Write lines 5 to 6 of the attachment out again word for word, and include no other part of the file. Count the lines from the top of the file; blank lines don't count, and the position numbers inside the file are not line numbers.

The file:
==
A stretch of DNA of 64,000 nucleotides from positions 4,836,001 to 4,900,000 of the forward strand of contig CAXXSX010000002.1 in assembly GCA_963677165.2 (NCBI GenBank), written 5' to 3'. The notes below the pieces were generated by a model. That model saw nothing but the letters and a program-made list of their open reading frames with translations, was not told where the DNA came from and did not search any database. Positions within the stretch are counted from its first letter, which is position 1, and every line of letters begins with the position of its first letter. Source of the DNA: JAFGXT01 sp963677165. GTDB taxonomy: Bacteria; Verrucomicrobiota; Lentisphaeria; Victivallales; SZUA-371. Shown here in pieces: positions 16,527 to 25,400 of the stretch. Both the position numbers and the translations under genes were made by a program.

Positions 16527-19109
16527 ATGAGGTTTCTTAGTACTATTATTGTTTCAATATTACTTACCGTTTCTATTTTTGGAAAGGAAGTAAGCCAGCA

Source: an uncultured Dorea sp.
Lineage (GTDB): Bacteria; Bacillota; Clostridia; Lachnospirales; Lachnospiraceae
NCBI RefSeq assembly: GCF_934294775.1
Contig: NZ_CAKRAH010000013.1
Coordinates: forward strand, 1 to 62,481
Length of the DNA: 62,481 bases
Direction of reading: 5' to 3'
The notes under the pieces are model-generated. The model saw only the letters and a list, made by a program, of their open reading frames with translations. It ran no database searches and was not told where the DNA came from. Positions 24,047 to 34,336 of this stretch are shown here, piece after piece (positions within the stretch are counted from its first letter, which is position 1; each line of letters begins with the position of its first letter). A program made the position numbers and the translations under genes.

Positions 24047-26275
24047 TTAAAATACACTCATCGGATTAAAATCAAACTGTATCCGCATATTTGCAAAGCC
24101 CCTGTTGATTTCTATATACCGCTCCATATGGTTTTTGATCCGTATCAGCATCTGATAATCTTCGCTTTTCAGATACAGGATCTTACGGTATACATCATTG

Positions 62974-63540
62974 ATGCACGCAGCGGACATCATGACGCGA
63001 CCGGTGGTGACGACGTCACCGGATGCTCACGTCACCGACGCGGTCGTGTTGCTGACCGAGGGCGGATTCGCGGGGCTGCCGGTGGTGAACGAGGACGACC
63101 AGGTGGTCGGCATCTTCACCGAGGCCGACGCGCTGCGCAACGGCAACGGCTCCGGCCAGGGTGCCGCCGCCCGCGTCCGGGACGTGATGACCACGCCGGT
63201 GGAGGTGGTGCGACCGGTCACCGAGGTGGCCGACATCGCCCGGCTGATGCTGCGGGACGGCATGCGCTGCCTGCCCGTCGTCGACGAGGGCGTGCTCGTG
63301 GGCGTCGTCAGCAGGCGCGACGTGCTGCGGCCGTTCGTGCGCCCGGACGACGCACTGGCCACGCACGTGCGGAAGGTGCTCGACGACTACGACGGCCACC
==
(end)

Lineage (GTDB): Bacteria; Bacillota; Clostridia; Lachnospirales; Lachnospiraceae
NCBI RefSeq assembly: GCF_934294775.1